Project Description: Restoration of motor and sensory functions in paralyzed patients requires the development of tools for simultaneous recording and stimulation of neural activity in the spinal cord. In addition to its complex neurophysiology, the spinal cord presents technical challenges stemming from its flexible fibrous structure and repeated elastic deformation during normal motion. To address these engineering constraints, we seek to develop highly flexible fiber probes, consisting entirely of polymers, for combined optical stimulation and recording of neural activity. The specific focus of this UROP project is to assist with the optical characterization and electrical characterization of the fiber probes. The fiber probe will be implanted to mice and the goal is to stimulate the spinal cords optically, get the neural recording simultaneously, and control the limb movements on demand. Besides characterization, students will learn how to fully assemble the fiber probes from a piece of polymer fiber into an implantable device. The UROP will begin during summer and in the Fall and Spring semesters as well (at least one year and can be continued).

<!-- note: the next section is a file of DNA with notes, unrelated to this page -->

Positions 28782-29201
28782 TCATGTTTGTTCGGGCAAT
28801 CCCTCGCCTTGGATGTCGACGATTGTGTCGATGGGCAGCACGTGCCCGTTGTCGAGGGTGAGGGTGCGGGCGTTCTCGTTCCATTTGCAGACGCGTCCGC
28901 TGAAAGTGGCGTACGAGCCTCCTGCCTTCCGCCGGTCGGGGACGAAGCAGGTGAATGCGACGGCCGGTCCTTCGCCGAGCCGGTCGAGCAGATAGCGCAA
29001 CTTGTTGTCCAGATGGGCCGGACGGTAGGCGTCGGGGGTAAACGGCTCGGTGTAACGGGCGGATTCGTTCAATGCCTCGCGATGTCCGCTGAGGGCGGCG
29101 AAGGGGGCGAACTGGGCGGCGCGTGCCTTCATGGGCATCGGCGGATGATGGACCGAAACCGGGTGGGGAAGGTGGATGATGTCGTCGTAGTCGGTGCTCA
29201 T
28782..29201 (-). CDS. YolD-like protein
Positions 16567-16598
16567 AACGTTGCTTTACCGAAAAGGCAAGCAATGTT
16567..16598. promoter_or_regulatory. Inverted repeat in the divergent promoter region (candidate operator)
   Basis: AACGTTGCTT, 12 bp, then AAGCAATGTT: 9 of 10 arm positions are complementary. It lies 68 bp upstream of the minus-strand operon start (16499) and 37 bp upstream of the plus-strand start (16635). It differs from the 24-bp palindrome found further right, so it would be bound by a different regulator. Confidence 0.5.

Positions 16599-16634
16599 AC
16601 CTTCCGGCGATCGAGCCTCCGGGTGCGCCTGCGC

Prerequisites: Sophomores and Juniors are strongly encouraged to apply. Coursework in Chemical Engineering, EECS, or Materials Science background required. While previous lab experience is desired, we are open to providing students at various skill levels opportunities to broaden their research skill set. Students are expected to work12-15 hours during the regular semesters and 30 hours during the summer.

URL: http://www.rle.mit.edu/bioelectronics/

Contact Name: Chi Lu
Contact Email:chilu@mit.edu


4/15/16
Summer 2016
Department/Lab/Center: Architecture (Course 4)
Faculty Supervisor: Azra Aksamija

Project Title: STAR DOME - Stadium for Video Art